In fact, you might end up saying something you think is nice, but in reality can actually hurt the one you're trying to comfort.
Your friend or family member has just come to you saying she's trying to get pregnant and hasn't had much luck. If you haven't been in this situation yourself, you might not know exactly what to say. In fact, you might end up saying something you think is nice, but in reality can actually hurt the one you're trying to comfort.
We chatted with Constance Hoenk Shapiro, MSW, PhD., author of When You're NOT Expecting: An Infertility Survival Guide, to find out why some common responses are not helpful and what you should say instead.
“Just relax!" - “The truth is that it's a biological issue, not a psychological one. Also, it seems to put the finger on the woman as the cause of infertility," Shapiro said, adding that it could equally be an issue with the man's fertility.
“Have you thought about adoption?" - “Depending on where the couple is coming from emotionally, they may have thought about it," she said. But they also could have already explored the possibility and found it to be too difficult. For instance, they might not meet the conditions (some adoptions have age limits, rules on divorce, etc.) or have issues with the process (waiting periods, legal costs, etc). The thing is, you can't put yourself in their shoes, so don't assume that's an alternative.
[post_ads]"At least you have one kid already! Just feel happy about that." - “This discounts the reality of what the couple wants," Shapiro said. “They might want a sibling for their child. They may have already picked out names or thought about the baby having the mother's dimples and father's musical talents." Just because someone has one already doesn't mean they don't have the same desire or feel the same emotions as someone who is trying for their first.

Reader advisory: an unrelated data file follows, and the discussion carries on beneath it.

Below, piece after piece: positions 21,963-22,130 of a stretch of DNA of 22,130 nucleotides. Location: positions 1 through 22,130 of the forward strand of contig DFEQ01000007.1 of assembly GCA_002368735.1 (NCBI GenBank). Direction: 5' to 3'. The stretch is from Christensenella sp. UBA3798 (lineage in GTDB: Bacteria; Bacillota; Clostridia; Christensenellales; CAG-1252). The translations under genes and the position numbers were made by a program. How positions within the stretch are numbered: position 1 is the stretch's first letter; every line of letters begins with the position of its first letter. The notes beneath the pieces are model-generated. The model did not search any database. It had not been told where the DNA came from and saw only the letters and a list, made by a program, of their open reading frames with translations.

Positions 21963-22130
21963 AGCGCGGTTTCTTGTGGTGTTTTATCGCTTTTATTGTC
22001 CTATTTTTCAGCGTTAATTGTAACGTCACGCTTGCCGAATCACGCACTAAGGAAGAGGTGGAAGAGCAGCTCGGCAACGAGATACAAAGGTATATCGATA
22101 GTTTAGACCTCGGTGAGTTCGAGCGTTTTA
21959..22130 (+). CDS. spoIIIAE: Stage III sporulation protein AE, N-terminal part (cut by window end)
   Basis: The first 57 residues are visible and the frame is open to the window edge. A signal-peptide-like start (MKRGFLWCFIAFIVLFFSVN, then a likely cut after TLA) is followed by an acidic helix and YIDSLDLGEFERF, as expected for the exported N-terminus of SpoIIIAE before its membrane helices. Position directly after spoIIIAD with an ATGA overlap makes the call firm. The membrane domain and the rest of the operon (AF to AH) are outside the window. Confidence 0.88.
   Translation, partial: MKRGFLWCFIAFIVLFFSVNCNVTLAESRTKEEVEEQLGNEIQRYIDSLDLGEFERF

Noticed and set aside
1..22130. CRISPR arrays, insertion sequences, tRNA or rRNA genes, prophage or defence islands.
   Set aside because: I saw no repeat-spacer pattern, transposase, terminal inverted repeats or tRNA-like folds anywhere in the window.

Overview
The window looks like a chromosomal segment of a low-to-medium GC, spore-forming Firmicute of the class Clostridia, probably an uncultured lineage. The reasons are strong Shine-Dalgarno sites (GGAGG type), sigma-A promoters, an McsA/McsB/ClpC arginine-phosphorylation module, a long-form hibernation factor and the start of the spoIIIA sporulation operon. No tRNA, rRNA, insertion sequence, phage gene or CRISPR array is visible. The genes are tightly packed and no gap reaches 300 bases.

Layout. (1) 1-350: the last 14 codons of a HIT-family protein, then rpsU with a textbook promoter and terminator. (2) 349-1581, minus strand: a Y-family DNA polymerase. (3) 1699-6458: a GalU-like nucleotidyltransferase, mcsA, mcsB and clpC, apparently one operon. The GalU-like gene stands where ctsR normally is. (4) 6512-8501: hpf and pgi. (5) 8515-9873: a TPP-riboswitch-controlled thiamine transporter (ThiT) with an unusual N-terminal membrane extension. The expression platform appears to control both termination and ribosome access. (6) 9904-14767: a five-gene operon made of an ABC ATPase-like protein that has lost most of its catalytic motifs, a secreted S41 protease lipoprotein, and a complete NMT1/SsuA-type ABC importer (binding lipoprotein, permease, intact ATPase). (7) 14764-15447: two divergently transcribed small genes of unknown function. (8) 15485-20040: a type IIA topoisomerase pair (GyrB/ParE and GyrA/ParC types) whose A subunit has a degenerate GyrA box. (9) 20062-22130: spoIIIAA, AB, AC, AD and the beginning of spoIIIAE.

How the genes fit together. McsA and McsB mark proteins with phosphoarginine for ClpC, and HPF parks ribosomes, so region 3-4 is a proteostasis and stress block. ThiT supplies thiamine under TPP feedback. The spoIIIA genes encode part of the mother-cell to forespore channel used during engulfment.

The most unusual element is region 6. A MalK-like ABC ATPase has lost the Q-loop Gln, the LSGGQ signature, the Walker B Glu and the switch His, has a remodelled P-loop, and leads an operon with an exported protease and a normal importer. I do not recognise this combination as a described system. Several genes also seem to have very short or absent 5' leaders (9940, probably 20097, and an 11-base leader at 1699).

"My friend wasn't even trying and it happened." - Even if you're trying to give your friend hope that it comes when you least expect it, Shapiro says that response comes across as, “So what's wrong with you?"
"Things are happening as they should. Maybe it's just not the right time." - Again, you might think this is an optimistic way of looking at it, but Shapiro says, “Don't even go there."
“How are you guys coping with this?" - Shapiro says that asking open-ended questions like this shows that you understand this is difficult and also that you care.
“What can I do to help?" - When a friend or family member confides in you about a pregnancy loss, this is a good way to respond, she suggests. “Ask 'Would it be helpful to have coffee every couple of days so you can talk about what's on your mind?' or 'Are there any of our friends you'd like me to share this news with so you don't have to keep telling the story?"
The bottom line: if someone confides their fertility struggles with you, they trust you to be sensitive to their news. Instead of offering advice, the best thing someone can do is listen and ask questions.
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